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U.S. Beef Consumers Turn to Kosher Cuts, Meat from Americas

Posted - Jan. 16, 2004 at 1:20 p.m.



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Jan. 16--Twenty years ago, Americans were asking, "Where's the beef?" after a hit ad campaign by Wendy's fast-food restaurants. Now they're asking, "Where's the beef from?" "We're selling about the same," said Sandra Perazza, owner of Carniceria Argentina in South Miami-Dade. "But a lot of people are asking for Uruguayan beef." They're requesting Nicaraguan meat, too, said Susel Molina, co-owner of El Novillete, a Nicaraguan butcher's shop in Sweetwater. "They prefer that." Since a Holstein was discovered with the brain-withering disease in Washington state last month, South Florida meat retailers say sales of American beef are growing a little lean, but many customers continue to chow on cow.

Especially the imported kind. Butcher shops peddling meat from Uruguay, Australia and other foreign fields report a slight increase in demand while their U.S. meat languishes longer in the refrigerator case.

Some carnivores are turning to kosher cuts, heartened by the Judaic tradition of eschewing visibly sick animals. Mad-cow-infected and other ill cattle often cannot stand, thus easily distinguishing them from their healthy bovine brethren in the abattoir pen.

Rubindale Kosher Meats in Kendall, for one, reported seeing some new nonkosher clients since the mad cow scare broke.

Goldstein & Sons Kosher Meats in Miami Beach is also fielding more inquiries.

"Now that mad cow is in the U.S., people are scared," proprietor Joe Goldstein said.

South Florida appears to be following the general trend across the country -- demand for meat is holding up, according to the National Cattlemen's Beef Association in Colorado.

That has brought a huge sigh of relief to the quaking U.S. beef industry. Its counterparts in Britain and Europe were devastated in the 1990s by a widespread outbreak of bovine spongiform encephalopathy (BSE), which is caught by cattle that eat feed made from infected animal parts. Humans catch the fatal illness by consuming products made from diseased cows.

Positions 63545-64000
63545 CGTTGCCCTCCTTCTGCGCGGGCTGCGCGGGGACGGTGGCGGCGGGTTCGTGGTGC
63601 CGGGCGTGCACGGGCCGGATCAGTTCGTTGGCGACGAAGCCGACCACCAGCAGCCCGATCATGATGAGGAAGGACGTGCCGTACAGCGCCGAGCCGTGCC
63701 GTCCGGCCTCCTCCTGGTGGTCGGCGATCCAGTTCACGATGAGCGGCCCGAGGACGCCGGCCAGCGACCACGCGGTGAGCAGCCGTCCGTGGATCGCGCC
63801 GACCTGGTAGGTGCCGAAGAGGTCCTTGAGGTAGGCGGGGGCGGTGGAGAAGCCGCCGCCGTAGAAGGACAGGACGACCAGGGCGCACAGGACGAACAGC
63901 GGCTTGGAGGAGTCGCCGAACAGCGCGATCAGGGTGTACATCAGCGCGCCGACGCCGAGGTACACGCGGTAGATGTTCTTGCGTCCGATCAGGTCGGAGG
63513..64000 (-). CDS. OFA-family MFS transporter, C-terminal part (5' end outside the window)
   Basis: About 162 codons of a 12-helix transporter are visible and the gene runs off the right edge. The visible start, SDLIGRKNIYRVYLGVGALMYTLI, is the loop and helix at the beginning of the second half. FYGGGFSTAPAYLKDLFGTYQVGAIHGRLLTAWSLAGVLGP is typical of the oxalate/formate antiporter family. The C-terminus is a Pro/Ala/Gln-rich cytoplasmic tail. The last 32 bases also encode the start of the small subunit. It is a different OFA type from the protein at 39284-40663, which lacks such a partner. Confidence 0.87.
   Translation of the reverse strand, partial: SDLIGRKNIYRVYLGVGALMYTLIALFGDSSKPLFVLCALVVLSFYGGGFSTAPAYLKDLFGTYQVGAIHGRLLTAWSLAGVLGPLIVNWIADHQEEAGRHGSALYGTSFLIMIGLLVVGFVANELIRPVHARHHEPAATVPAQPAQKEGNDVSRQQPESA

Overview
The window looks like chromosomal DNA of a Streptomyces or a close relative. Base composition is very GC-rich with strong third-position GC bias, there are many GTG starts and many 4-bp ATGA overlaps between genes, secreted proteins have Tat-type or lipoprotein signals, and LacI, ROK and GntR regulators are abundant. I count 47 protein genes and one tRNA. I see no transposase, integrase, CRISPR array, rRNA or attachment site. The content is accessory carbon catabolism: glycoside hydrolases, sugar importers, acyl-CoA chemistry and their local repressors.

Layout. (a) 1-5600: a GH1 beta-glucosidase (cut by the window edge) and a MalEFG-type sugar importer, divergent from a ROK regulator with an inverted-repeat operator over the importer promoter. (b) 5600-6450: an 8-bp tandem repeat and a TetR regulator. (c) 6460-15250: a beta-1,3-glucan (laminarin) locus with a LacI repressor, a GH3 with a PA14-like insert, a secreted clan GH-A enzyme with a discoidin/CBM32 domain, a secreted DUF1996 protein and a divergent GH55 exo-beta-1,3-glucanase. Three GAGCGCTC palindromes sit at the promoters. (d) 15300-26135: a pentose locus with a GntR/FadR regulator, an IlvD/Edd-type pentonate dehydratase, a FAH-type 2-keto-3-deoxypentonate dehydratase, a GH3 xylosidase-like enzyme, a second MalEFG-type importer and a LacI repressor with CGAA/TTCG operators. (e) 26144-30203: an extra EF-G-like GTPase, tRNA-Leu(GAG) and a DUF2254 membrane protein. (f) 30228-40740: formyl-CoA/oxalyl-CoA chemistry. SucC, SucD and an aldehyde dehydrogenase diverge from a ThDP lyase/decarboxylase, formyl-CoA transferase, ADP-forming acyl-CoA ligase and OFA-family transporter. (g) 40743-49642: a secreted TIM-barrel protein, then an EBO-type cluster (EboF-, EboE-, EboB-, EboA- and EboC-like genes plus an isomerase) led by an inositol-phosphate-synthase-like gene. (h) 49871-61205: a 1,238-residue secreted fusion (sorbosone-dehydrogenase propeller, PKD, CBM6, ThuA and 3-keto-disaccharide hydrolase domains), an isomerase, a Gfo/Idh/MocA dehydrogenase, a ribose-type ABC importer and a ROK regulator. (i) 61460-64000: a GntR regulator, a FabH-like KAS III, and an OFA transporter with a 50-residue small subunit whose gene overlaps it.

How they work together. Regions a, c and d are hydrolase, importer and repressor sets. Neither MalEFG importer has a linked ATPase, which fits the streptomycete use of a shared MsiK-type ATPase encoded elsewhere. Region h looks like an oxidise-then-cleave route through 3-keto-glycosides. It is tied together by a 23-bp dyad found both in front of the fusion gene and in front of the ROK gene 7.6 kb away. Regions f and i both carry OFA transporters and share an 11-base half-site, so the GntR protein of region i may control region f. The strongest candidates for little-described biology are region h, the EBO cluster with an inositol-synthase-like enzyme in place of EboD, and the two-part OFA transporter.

Luckily for American meat producers, the aftermath of a single infected dairy cow is following the trend experienced in Canada, where the domestic beef market remained healthy despite the emergence of the disease last May.

"Awareness [of the mad cow discovery] is very high, but demand is remaining relatively unaffected," said Michelle Peterson, spokeswoman for the National Cattlemen's Beef Association.

"Last week, we had the largest weekly volume in wholesale since 1990." Overseas is another story. Thirty-one countries have banned American beef, meaning that the roughly 10 percent of U.S. meat destined for export is starting to flood the domestic market.

That's already driving down wholesale prices, which have plunged 15 percent so far, Peterson said.

"We're trying to absorb that saturation," she said.

Lower prices may help fortify retail meat sales and lure back those steak fans who have switched allegiance to pork, chicken and other meats.

Kemmerer Sales of Miami, which sells poultry, pork and seafood to Latin America, as well as to local cruise lines and retailers, has seen a roughly 15 percent boost in requests for nonbeef products in recent weeks, said Tom Witherington, one of three brothers who run the business.

He has also seen new import regulations, even for nonbeef meats.

"We're having to get new certification that states where the stuff is from and that there's no beef in the container," Witherington said.

The national pork and poultry industries say they have not seen a huge jump in demand so far, but countries that are not accepting U.S. beef could start consuming more imported pork.

"We're definitely watching that very closely," said Kara Flynn, spokeswoman for the National Pork Producers Council.

The beef industry is also closely watching the flow of meat coming into the United States.

The U.S. buys about 10 percent of its beef abroad, principally from Australia and New Zealand.

Those countries and others feed their cattle grass and grain and are considered at low risk for a BSE outbreak.

So far, imports have not spiked, industry officials reported, and they may well go down. Australia and New Zealand are also top sellers to big beef importers Japan and South Korea, which will need more meat to fill the void from the now-outlawed U.S. imports.

That could stretch the capacity of the Down Under countries and result in some world supply volatility, according to a report by Cattle-Fax, an industry research organization in Colorado.

The United States restricts imports from one big producer -- Argentina -- because of foot-and-mouth disease in a cattle-farming area in that country, renowned for its steak-devouring appetite.

So far, the biggest effect of the mad cow scare, those in the industry say, is that beef has become a meaty issue for retailers and consumers alike.

Merhez Fuad, proprietor of Almarwa Halal Markets in Fort Lauderdale, flew in Australian cuts to replace American in an effort to beef up sales, but they were too expensive and didn't go over well with customers.

"I'm stuck with a lot of beef," he said. "But I'm selling a lot of lamb, which is from Australia, and chicken."

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(c) 2004, The Miami Herald. Distributed by Knight Ridder/Tribune Business News.

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